"Sport removes the barriers"

How a Polish occupational therapist used sport to connect with vulnerable adults

When working with adults with mental disabilities or special needs, communication can be difficult. Andrzej Kamliński, a manager at Occupational Therapy Workshop in Poland, found a way to overcome the communication barrier and use sports as an alternative way for non-formal education. Andrzej shares his thoughts and memories from a Grundtvig partnership project he was involved in along with three organisations from Turkey, Germany and Italy.

I work as a manager at a centre dealing with non-formal education mostly for adults with intellectual disabilities. I am also a board member of an NGO working in the field of education and development of local activities.

Sport facilitates working with people with intellectual disabilities and removes the language barrier.

In our centre we currently have 40 people and each person has different needs and requires a specific approach. Our trainers provide social and vocational rehabilitation to these persons with disabilities, in accordance with individual rehabilitation programs. This includes simple activities of daily living as well as greater independence, which may lead to the possibility of going to work (whenever that’s possible).



The allocated funds for the functioning of our centre are sufficient for its existence but not enough to make improvements. Also, our participants belong to a specific target group because many of them can’t speak or speak very poorly which makes them unable to identify their own needs.

This means we’re constantly looking for new ways to work efficiently with people with intellectual disabilities. Sometimes it turns out that some of the solutions that we come up with have already been used in another organisation/centre in Poland or abroad. That’s why Grundtvig was a great tool to enable the exchange of information and first-hand experience between organisations and partners working in similar fields.

We identified a big problem among our learners that we needed to tackle – the high rate of obesity and other related health problems. One of the solutions to this problem was through physical activities.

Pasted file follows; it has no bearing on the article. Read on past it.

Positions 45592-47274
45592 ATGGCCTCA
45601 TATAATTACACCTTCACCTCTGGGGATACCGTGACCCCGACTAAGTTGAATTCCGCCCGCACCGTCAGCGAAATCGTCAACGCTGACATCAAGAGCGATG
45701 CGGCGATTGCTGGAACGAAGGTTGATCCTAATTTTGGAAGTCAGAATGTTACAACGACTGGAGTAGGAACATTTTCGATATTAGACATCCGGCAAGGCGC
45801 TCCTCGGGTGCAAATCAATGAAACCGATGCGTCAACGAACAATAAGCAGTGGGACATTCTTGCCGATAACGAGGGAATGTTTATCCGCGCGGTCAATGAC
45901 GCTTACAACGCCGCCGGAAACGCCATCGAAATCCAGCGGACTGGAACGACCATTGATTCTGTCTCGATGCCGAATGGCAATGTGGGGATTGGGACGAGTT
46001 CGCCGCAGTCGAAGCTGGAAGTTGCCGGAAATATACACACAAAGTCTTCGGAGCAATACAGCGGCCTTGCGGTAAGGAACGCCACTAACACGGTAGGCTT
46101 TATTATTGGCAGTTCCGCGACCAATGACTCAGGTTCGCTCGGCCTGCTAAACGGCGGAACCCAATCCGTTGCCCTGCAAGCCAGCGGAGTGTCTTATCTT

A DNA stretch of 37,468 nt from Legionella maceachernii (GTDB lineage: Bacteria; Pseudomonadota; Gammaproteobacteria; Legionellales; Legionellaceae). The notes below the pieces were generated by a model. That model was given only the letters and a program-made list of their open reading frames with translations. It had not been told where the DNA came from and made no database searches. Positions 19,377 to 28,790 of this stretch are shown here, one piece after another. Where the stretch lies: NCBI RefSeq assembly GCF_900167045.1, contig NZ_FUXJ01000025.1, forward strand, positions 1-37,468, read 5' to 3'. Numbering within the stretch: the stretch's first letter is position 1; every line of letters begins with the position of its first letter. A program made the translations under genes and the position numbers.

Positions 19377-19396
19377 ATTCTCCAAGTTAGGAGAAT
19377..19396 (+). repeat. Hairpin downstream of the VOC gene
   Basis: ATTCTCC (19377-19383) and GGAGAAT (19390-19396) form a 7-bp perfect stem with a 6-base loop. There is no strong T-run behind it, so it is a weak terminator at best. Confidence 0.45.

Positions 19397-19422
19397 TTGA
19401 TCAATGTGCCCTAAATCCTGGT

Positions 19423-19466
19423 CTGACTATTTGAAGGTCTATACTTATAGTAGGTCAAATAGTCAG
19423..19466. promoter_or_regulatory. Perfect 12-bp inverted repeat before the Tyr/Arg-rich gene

Sport is one of the few areas where we can teach without using too many words – by just showing how to do exercises and how to play team games. Sport facilitates working with people with intellectual disabilities and removes the language barrier.



The main aim of our partnership was to create learning opportunities for adults with intellectual disabilities through sports activities. With this partnership we exchanged experiences about how the pleasure from sports achievements can be used to improve the quality of everyday life. The products created through international cooperation have been incorporated into the rehabilitation programs in our Occupational Therapy Workshop and still support the process of social rehabilitation.



The cooperation between the participating organisations was very efficient. All the partners pulled their own weight and developed their final products perfectly.  In my opinion, our colleague from Turkey had the hardest role, because he had to coordinate the whole project.

Thanks to this two-year project we developed several solutions to improve work with people with intellectual disabilities such as: the mother tongue skills improvement cards, the nutrition program, the exercise program. Important educational aspects of the project such as the project results and information about project activities, were disseminated at the local and international level. The project showed us that it is only through close cooperation between people with disabilities, their parents and trainers, that we can fight obesity, and that physical activity and healthy eating are very important tools in this fight.



It is very difficult to measure impact on people with disabilities. One thing is for certain though – due to the participants’ financial and intellectual abilities they would never have been able to go abroad independently, meet people with disabilities from other countries, take part in international sports competitions. This was all made possible thanks to Grundtvig.



Both my organisation and I we benefited greatly from this project: because of the project promotion we cooperate much better now with local authorities; we have made a lot of friends and still stay in touch with partner organizations, which enables us to improve our language and leadership skills. For me the best memories I’ve had from this project, were the gratitude and motivation for further work and the smiles on the faces of our adult learners and children with intellectual disabilities.



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What kind of job description for an adult education centre manager?

It is lonely at the top of an adult education centre. This feeling is not formulated in the job description for the position of manager of an adult education centre.
This is a call to share your job description - whatever the format is- and an invitation to share feelings about loneliness, or others, at the top of an adult education centre.